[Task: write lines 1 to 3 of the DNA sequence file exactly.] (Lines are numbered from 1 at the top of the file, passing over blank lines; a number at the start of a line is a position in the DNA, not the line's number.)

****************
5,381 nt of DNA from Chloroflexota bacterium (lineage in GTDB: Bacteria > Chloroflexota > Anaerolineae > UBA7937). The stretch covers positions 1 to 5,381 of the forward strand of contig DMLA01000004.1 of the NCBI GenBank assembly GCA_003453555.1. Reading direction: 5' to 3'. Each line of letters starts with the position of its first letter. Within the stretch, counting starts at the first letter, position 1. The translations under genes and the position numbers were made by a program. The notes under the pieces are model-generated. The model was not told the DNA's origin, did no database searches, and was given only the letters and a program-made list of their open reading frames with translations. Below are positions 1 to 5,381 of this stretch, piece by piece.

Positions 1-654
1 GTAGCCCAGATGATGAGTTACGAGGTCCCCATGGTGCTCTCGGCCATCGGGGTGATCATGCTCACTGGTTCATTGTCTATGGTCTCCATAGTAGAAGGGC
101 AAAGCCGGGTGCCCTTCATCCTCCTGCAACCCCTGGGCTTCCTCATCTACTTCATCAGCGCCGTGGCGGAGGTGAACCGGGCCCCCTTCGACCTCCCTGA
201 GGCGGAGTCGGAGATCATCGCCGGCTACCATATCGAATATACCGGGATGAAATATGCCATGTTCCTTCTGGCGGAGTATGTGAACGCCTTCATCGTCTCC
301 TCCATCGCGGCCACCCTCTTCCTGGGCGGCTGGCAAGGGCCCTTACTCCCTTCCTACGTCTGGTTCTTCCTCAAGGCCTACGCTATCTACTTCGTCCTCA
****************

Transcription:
5,381 nt of DNA from Chloroflexota bacterium (lineage in GTDB: Bacteria > Chloroflexota > Anaerolineae > UBA7937). The stretch covers positions 1 to 5,381 of the forward strand of contig DMLA01000004.1 of the NCBI GenBank assembly GCA_003453555.1. Reading direction: 5' to 3'. Each line of letters starts with the position of its first letter. Within the stretch, counting starts at the first letter, position 1. The translations under genes and the position numbers were made by a program. The notes under the pieces are model-generated. The model was not told the DNA's origin, did no database searches, and was given only the letters and a program-made list of their open reading frames with translations. Below are positions 1 to 5,381 of this stretch, piece by piece.

Positions 1-654
1 GTAGCCCAGATGATGAGTTACGAGGTCCCCATGGTGCTCTCGGCCATCGGGGTGATCATGCTCACTGGTTCATTGTCTATGGTCTCCATAGTAGAAGGGC